I found these 2 pictures on Mike Matas' (http://www.mikematas.com/2005/07/back-from-vegas.html#links) website. He took these shots with a Canon S 500 point-and-shoot on automatic settings with a little tweaking in photoshop. His stuff is available as a high-res download his site.

Photograph <> snapshot has *nothing* to do with the type of camera used. I think the pics you posted illustrate this fact quite well. :)

efoto
Nov 22, 2005, 09:51 AM
Photograph <> snapshot has *nothing* to do with the type of camera used. I think the pics you posted illustrate this fact quite well. :)

Precisely. The camera used is simply a means to an end, it doesn't determine the end. P&S cameras can limit some manual-adjustment related creativity, but that doesn't count them out from making great images (as shown above).

Essentially it seems that a photography vs. a snapshot is all about personal preference and interpretation. What I deem a photograph may be called a snapshot by a friend. This could also bring up a discussion on photography vs. art....but not sure we want to tread down that path. I would imagine it's quite similar to the current discussion, having much to do with personal interpretation.

njmac
Nov 22, 2005, 10:02 AM
Photograph <> snapshot has *nothing* to do with the type of camera used. I think the pics you posted illustrate this fact quite well. :)


That's exactly why I chose those 3 photos. I think people are stuck on the fact that they need special equipment to take outstanding pictures and I don't believe that is true.

The same point and shoot camera in the hands of an artist will be a very different picture than in the hands of someone who just picks up the camera, aims and shoots without thought to composition or lighting or even interest.

When I look back at the snapshots of my kids over the last few years, I would say I have about 25 great shots that I love, and about 2000 mediocre snapshots.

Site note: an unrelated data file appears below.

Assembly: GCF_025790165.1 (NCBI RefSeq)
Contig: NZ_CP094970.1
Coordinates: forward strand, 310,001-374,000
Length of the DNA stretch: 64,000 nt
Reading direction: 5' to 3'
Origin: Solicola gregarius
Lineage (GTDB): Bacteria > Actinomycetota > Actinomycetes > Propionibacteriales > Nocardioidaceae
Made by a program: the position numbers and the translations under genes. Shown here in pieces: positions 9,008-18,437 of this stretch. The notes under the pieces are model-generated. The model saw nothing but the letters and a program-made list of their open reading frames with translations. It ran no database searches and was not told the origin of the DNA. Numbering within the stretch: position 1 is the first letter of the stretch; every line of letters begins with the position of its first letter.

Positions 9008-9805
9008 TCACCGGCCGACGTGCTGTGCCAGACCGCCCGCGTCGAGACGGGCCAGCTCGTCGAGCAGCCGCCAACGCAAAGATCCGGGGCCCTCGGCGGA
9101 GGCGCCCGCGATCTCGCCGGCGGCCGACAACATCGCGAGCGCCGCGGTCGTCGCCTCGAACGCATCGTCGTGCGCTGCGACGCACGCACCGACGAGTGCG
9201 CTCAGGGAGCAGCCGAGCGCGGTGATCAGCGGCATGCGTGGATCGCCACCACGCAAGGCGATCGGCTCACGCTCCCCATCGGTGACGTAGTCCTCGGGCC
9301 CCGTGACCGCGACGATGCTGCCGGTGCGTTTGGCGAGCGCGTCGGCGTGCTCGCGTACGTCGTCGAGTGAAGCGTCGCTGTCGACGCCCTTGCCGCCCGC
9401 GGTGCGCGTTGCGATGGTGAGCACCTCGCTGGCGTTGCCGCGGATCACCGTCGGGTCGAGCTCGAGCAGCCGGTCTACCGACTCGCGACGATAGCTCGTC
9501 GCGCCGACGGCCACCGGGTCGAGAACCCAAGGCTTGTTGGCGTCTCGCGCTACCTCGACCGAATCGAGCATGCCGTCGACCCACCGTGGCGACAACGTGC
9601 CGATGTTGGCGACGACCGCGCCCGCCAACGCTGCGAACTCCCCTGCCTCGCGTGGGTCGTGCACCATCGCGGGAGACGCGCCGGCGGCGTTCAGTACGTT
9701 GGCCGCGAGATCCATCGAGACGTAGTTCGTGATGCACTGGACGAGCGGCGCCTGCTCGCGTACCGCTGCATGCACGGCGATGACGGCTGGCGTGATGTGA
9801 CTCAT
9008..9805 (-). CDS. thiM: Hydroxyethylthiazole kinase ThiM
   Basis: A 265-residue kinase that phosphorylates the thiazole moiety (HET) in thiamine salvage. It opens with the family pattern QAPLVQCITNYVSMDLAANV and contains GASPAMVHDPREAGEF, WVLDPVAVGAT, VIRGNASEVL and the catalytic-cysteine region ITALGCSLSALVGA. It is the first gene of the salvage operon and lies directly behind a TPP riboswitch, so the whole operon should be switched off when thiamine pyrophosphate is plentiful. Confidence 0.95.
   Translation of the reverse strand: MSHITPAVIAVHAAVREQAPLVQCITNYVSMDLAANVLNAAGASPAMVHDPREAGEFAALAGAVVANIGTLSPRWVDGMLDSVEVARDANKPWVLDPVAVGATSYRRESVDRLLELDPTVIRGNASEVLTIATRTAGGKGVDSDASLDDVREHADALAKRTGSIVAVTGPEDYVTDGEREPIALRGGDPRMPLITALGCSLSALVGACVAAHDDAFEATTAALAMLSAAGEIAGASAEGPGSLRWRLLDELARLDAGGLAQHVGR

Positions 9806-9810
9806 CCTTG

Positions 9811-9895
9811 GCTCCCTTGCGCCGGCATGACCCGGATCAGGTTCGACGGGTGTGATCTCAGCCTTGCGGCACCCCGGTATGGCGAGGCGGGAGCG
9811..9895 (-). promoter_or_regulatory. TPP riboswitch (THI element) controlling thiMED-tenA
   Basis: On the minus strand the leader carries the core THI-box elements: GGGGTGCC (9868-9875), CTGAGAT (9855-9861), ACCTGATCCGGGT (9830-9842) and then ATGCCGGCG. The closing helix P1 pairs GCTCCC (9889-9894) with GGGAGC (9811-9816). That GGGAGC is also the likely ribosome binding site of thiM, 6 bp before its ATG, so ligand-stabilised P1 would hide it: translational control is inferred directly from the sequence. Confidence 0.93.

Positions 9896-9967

Now that I'm learning about photography, I think about the shots differently and hopefully it will show even in simple spur of the moment snaps of the kids.

Sparky's
Nov 22, 2005, 07:28 PM
In my 40+ years of photography I hold the difference to be very simple. A photograph to me is premeditated, thought, posed and the image is made. A snapshot is a spontaneous act of capturing a random view, candid, and surprising. Both can be equally beautiful and thought provoking, its just the process of the act that is different.

Lacero
Nov 22, 2005, 07:53 PM
A photograph is like the Internet.

Thus we can also deduce from whence: <-- no idea what I just said.

snapshots are like the world wide web
portraits and formals are like FTP
IR photos are like instant messaging
albums are like dark fiber


i'm just rambling at this point...

BakedBeans
Nov 23, 2005, 07:27 AM
Personally I think its down to artistic intent. Snapshots are rarely beautiful but you can get great art from using a 'snapshot style', I sometimes shoot with a old polaroid and get some great results (I also get poor shots from a dslr)

I agree with Sparky though, all about intent.

EDIT: I wrote an article about this a while back, I will try to dig it out.

JDar
Nov 23, 2005, 07:43 AM
--The eye of the beholder.

If enough beholders have the same appreciation, then it's worthy, otherwise, it's a snapshot.